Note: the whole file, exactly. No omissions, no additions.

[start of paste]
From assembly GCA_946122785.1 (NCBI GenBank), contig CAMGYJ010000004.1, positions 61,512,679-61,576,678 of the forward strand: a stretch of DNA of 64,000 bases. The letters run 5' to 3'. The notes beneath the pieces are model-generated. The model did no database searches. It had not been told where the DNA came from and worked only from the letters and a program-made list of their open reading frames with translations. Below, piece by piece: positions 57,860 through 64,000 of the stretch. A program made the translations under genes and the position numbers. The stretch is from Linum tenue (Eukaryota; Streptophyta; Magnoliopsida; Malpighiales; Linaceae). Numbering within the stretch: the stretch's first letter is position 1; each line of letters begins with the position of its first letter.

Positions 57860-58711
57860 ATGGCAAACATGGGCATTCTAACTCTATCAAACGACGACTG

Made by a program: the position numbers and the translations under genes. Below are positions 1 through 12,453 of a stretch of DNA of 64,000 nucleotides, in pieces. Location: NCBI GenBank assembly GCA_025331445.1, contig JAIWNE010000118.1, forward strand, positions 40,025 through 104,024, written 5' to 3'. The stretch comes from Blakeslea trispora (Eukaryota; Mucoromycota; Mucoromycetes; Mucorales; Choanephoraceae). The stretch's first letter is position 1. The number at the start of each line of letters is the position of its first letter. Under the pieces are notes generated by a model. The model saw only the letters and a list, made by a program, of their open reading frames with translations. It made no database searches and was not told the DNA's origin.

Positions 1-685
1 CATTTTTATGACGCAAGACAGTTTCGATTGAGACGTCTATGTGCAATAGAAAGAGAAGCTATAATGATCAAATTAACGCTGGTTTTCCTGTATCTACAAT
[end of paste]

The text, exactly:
From assembly GCA_946122785.1 (NCBI GenBank), contig CAMGYJ010000004.1, positions 61,512,679-61,576,678 of the forward strand: a stretch of DNA of 64,000 bases. The letters run 5' to 3'. The notes beneath the pieces are model-generated. The model did no database searches. It had not been told where the DNA came from and worked only from the letters and a program-made list of their open reading frames with translations. Below, piece by piece: positions 57,860 through 64,000 of the stretch. A program made the translations under genes and the position numbers. The stretch is from Linum tenue (Eukaryota; Streptophyta; Magnoliopsida; Malpighiales; Linaceae). Numbering within the stretch: the stretch's first letter is position 1; each line of letters begins with the position of its first letter.

Positions 57860-58711
57860 ATGGCAAACATGGGCATTCTAACTCTATCAAACGACGACTG

Made by a program: the position numbers and the translations under genes. Below are positions 1 through 12,453 of a stretch of DNA of 64,000 nucleotides, in pieces. Location: NCBI GenBank assembly GCA_025331445.1, contig JAIWNE010000118.1, forward strand, positions 40,025 through 104,024, written 5' to 3'. The stretch comes from Blakeslea trispora (Eukaryota; Mucoromycota; Mucoromycetes; Mucorales; Choanephoraceae). The stretch's first letter is position 1. The number at the start of each line of letters is the position of its first letter. Under the pieces are notes generated by a model. The model saw only the letters and a list, made by a program, of their open reading frames with translations. It made no database searches and was not told the DNA's origin.

Positions 1-685
1 CATTTTTATGACGCAAGACAGTTTCGATTGAGACGTCTATGTGCAATAGAAAGAGAAGCTATAATGATCAAATTAACGCTGGTTTTCCTGTATCTACAAT